Indeed a workaround may be all you need to resolve an incident. After all, Incident Mgmt is only concerned with restoring service as quickly as possible. As the topic opener will find out, Remedy allows a workaround to be documented within both the problem record as well as the known error record. There is also the option (which we don't use) to create a solution record to capture the workaround.

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Mark-OLoughlin
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Joined: Oct 12, 2007
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PostPosted: Tue Jun 30, 2009 9:34 pm    Post subject: Reply with quote

Hi,

I noted that you said that you will be involved in both problem and incident management. There could be a conflict here as one restores functionality ASAP (incident) while the other looks for the root cause (problem).

Find out what works for you within the context of ITIL. You can be flexible as long as you clearly define what you do, by whom and why etc.
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dboylan
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Location: Redmond, WA

PostPosted: Thu Jul 23, 2009 3:35 pm    Post subject: Reply with quote

This very question has often come up when I have been discussing the Workaround concept as it applies to Problem and Incident Management. What I usually say (and this is an adapt principle) is that Incident Management comes up with many (in fact, probably the majority) of Potential Workarounds. If I'm trying to get a critical IT Service up and running, and I figure out that rebooting a server fixes it, then I log the resolution to the Incident as "Reboot server" and, if my tool supports it, flag it as a Potential Workaround. The issue may come up over-and-over, but I can always apply my Potential Workaround to get it going again.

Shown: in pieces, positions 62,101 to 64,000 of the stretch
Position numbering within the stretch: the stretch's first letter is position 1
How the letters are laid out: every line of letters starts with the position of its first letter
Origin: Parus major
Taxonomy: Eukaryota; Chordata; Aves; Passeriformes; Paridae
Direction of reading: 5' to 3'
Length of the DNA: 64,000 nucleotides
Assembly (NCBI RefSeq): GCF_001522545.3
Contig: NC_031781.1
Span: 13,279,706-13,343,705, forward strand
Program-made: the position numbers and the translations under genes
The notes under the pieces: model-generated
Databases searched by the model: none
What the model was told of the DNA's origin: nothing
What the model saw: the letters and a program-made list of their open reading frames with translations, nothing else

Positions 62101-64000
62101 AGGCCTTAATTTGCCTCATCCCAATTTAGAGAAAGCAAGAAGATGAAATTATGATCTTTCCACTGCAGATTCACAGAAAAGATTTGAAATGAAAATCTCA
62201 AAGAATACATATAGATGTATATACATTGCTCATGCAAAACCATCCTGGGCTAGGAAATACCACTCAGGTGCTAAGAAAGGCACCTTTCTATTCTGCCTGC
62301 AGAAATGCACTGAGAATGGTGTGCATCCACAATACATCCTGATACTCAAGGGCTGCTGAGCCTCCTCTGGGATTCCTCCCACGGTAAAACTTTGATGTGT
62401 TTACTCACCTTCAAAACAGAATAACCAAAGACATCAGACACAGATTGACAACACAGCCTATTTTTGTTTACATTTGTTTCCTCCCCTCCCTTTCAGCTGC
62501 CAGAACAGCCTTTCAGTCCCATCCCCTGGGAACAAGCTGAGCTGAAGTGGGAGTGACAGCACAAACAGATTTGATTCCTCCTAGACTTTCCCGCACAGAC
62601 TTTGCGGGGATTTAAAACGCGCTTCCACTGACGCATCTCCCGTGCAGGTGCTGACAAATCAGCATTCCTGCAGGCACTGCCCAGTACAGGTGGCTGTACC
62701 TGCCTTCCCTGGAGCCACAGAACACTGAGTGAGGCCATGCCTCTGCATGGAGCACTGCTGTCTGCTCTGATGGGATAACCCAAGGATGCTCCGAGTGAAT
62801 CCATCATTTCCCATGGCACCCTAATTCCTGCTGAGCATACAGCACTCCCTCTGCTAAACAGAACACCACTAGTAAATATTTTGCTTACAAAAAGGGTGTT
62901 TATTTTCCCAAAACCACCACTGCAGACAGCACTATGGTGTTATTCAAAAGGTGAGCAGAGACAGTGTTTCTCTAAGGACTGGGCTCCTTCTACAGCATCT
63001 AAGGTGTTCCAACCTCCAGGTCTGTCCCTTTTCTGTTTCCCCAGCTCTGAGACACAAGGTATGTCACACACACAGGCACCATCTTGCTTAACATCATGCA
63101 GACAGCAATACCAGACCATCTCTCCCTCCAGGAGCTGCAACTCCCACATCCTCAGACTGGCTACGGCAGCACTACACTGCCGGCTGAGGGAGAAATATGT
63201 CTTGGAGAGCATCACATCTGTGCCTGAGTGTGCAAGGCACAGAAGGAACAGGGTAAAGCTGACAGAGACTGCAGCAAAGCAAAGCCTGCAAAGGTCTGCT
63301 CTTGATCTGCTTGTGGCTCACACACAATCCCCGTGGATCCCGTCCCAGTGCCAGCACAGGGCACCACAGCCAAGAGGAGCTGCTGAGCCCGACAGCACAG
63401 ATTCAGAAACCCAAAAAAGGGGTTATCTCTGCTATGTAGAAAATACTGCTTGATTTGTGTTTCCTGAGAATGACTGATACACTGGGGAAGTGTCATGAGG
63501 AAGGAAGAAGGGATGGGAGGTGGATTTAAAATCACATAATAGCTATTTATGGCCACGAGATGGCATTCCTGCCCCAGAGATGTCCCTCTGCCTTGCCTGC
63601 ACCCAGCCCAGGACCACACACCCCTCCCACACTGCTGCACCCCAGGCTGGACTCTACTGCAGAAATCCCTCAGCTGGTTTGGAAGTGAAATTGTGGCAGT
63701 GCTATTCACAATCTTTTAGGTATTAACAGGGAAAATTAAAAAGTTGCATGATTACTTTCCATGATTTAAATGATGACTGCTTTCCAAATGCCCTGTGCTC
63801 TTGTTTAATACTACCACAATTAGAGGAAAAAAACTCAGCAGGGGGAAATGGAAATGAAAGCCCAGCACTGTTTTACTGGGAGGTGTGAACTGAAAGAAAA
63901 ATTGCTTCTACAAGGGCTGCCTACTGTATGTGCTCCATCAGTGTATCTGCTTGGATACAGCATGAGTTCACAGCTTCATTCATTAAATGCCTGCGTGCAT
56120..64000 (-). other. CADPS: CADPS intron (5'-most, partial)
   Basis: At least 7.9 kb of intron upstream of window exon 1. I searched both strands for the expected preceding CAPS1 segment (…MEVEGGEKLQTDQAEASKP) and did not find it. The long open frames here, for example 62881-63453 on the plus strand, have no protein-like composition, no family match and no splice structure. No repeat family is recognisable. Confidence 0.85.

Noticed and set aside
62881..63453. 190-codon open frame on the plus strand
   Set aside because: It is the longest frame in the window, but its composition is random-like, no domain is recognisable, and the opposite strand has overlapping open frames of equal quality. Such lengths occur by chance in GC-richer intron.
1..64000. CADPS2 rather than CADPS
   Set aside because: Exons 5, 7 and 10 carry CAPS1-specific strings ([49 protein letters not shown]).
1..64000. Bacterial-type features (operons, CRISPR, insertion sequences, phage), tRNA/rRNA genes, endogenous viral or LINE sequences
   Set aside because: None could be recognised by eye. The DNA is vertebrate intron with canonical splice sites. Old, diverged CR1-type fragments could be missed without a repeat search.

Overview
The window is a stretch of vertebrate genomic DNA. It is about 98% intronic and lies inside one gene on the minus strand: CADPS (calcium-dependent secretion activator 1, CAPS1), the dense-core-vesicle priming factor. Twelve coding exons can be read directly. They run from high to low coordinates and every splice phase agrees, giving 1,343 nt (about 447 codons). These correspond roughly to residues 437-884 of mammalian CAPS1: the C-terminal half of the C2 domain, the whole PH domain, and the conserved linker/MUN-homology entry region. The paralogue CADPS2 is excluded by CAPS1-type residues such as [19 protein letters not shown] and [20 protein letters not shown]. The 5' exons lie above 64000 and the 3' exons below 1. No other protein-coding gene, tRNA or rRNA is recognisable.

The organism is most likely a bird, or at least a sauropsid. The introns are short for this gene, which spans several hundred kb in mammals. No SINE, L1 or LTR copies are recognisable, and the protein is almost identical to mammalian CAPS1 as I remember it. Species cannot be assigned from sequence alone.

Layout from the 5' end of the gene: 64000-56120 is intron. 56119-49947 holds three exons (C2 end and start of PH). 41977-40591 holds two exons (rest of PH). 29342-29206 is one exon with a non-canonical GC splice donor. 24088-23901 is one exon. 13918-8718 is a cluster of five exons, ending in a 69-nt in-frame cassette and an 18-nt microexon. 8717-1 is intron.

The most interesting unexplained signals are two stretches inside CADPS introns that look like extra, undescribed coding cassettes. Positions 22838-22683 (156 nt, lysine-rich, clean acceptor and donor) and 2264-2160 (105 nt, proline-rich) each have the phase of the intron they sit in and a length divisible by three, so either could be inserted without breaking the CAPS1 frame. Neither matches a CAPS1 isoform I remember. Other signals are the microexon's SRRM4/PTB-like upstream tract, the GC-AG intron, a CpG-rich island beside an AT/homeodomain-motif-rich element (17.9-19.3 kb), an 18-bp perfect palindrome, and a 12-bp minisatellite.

It is just a Potential Workaround because, until Problem Management goes in and looks for root cause, it's just an IT cowboy throwing darts and one happened to hit. Problem Management in their investigation may do root cause and find out that a hung service on the server is causing the outage and that a much less impacting thing to do would be to simply stop and restart the service. Now it is a true Workaround. So why the difference?

When I'm doing Incident Management, the first thing I search is the Known Error Database for Workarounds. They have at least had some research (maybe rebooting the server was the best solution) and have been vetted by someone investigating root cause. If I don't find anything, I search the Incident database for Potential Workarounds. If I get a hit, I can try it and see if works in my situation.

When I'm working Problem Management for Incidents that are good candidates for opening Problem records on, I look for Incidents which are flagged with Potential Workarounds. These are issues where the issue isn't well understood, and the Potential Workaround may deserve some investigation to improve it to a true Workaround.

By the way, in ITIL v3, a Known Error record can be opened at any point in a Problem's lifecycle regardless of whether or not you have Root Cause or a Workaround identified (or even after the fact during a post mortem analysis).

Hope this helps,
Don